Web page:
There are a number of advantages to these royalty deals. First and foremost, Silver Wheaton's contracts are geared for the long-term. Many are for the life of the mine which gives shareholders the expectations of relatively consistent cash flow. Second, it allows investors to make a somewhat direct play on the price of silver or gold while collecting a dividend, which is something you can't do by investing in precious metals. Since Silver Wheaton's margins are directly affected by the up and down movements in gold and silver there aren't too many surprises come earnings season. Lastly, there are no unforeseen expenses for Silver Wheaton. Although it can find itself at the mercy of the production capacity of the companies with which it has entered into royalty deals, it holds no ongoing expense liabilities for mine upkeep beyond its up-front cash obligations.
Of course, Silver Wheaton needs metal prices to cooperate if it's going to head notably higher. The good news here is that even if they remain somewhat stagnant Silver Wheaton's average cash costs of $4.12/oz. of silver and $386/oz. of gold are more than low enough to allow for ongoing profitability. At roughly 20 times forward earnings, Silver Wheaton could be a steal for fearful investors.
Rite Aid (NYSE:RAD)
Drugstore chain Rite Aid has been one of the many bright spots within the consumer goods/health care space, but has this turnaround story come too far, too fast?
On paper Rite Aid is hitting the sweet spot with same-store pharmacy sales rising 3.5% in the fourth quarter. Rite Aid looks to be one of a number of beneficiaries from the rollout of Obamacare, which should encourage more newly insured people to visit their doctor for preventative care visits. In turn, these visits are expected to translate into more prescription orders, fueling Rite Aid's growth and attracting value investors with its reasonable forward P/E of 15.
But there's another side to Rite Aid that I find concerning.
To begin with, Rite Aid is facing a lot of front-end sales competition (i.e., nonpharmacy goods) from its peers, which have introduced loyalty reward programs and, in some cases, steep discounts in order to drive consumer traffic. The truth is consumer loyalty to drugstores isn't very high, so Rite Aid is going to need to do a lot to stand out in the drugstore sector. As of Rite Aid's latest quarter, front-end sales dipped by 0.7%.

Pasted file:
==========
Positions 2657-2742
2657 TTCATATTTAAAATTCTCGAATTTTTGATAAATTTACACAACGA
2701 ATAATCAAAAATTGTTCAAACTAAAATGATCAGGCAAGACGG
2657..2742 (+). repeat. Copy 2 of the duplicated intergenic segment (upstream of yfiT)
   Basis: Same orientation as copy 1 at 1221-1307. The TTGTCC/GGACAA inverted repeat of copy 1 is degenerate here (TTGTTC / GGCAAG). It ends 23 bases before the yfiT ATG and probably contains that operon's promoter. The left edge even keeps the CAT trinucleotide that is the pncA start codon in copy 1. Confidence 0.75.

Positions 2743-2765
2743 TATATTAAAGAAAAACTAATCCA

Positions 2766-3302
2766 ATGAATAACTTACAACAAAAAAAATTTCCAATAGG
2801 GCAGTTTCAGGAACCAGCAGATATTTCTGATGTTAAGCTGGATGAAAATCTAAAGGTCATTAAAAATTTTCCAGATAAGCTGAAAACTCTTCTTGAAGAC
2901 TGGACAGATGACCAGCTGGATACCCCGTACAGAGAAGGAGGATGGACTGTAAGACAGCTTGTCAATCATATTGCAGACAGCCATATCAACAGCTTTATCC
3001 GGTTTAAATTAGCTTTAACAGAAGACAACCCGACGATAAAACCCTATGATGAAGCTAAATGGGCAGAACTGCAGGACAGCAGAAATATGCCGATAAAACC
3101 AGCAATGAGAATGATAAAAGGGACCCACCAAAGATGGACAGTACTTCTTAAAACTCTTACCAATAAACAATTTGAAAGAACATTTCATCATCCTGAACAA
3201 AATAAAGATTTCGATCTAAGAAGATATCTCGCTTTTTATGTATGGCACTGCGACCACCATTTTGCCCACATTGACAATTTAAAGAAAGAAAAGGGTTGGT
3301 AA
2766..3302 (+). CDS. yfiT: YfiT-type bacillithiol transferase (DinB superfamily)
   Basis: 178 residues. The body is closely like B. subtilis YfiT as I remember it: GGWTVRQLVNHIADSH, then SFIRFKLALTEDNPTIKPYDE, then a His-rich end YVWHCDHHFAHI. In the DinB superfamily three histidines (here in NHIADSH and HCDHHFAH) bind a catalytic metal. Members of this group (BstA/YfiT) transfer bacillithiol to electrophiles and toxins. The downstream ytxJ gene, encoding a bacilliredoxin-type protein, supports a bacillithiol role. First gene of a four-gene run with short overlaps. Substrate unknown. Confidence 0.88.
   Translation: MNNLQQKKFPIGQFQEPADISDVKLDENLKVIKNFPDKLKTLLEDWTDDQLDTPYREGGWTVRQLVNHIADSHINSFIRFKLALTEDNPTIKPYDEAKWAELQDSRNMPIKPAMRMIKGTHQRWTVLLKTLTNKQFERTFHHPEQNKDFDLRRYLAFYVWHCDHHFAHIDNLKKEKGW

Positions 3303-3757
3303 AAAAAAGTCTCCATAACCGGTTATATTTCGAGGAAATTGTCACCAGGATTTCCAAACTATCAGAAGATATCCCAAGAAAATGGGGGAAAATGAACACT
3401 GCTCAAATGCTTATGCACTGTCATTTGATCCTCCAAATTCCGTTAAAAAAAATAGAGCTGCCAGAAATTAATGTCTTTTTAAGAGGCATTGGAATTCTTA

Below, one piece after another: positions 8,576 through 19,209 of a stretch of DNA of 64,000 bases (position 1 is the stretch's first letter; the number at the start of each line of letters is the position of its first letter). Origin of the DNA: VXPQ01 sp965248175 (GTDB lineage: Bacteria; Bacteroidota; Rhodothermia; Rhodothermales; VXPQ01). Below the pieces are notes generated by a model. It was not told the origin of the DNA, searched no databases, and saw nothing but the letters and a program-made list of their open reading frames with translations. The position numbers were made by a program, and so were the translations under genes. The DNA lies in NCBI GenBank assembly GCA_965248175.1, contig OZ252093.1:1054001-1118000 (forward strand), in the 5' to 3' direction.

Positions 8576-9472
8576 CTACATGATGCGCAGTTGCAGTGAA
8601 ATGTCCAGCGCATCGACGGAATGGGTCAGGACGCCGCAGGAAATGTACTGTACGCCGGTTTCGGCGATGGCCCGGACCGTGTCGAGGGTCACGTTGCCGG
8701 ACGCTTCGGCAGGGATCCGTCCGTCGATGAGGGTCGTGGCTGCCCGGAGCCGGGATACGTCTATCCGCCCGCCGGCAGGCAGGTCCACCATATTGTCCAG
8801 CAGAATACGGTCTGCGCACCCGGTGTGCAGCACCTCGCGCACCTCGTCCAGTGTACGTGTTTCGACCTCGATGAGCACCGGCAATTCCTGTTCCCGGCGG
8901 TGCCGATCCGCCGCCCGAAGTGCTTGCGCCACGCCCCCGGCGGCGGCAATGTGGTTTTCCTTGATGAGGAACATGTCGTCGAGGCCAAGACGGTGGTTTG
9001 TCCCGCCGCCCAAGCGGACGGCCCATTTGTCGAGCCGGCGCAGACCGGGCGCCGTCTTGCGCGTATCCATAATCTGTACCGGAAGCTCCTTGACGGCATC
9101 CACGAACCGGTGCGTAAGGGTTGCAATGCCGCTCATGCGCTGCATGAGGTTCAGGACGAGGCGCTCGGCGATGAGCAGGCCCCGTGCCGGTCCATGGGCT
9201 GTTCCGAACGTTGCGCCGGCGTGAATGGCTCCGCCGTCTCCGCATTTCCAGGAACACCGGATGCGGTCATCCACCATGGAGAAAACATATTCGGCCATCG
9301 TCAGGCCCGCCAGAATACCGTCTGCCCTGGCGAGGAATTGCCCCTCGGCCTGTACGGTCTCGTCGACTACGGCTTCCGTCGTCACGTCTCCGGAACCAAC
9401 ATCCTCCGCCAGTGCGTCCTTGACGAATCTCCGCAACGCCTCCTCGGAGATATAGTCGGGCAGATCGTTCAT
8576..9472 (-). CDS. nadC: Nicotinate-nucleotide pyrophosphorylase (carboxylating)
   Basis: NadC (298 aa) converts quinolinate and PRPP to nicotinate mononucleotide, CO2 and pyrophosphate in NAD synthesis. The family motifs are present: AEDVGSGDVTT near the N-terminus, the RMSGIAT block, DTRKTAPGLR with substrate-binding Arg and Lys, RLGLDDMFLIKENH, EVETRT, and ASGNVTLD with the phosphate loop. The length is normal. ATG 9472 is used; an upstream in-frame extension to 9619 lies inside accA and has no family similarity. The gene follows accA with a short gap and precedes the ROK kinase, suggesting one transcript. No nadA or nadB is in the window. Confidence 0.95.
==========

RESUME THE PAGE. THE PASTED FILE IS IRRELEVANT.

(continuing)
Second, Rite Aid is working with $5.6 billion in net debt, which constrains what it can do from a strategic standpoint and also requires the company to devote precious cash flow toward eventually paying down this debt. Although not so dire as it once was, this debt will more than likely prevent shareholders from collecting a dividend for a long time. Rite Aid's bigger peers, though, both pay out handsome dividends.
Finally, Rite Aid's cost-cutting can only take the company so far. In spite of high hopes for improved prescription-fill rates the fourth-quarter demonstrated a 1.8% decline in same-store prescriptions filled. I'll attribute a good chunk of that drop to fewer flu shots administered, but it's still discouraging, considering that Rite Aid doesn't appear to be gaining new consumers and its peers are outpacing it in the growth department.
If you're looking for a stock with some possible downside, short-sellers might be wise to get Rite Aid added to their watchlist.
Is my bullishness or bearishness misplaced? Share your thoughts in the comment section below and consider following my cue by using these links to add these companies to your free, personalized watchlist to keep up on the latest news with each company: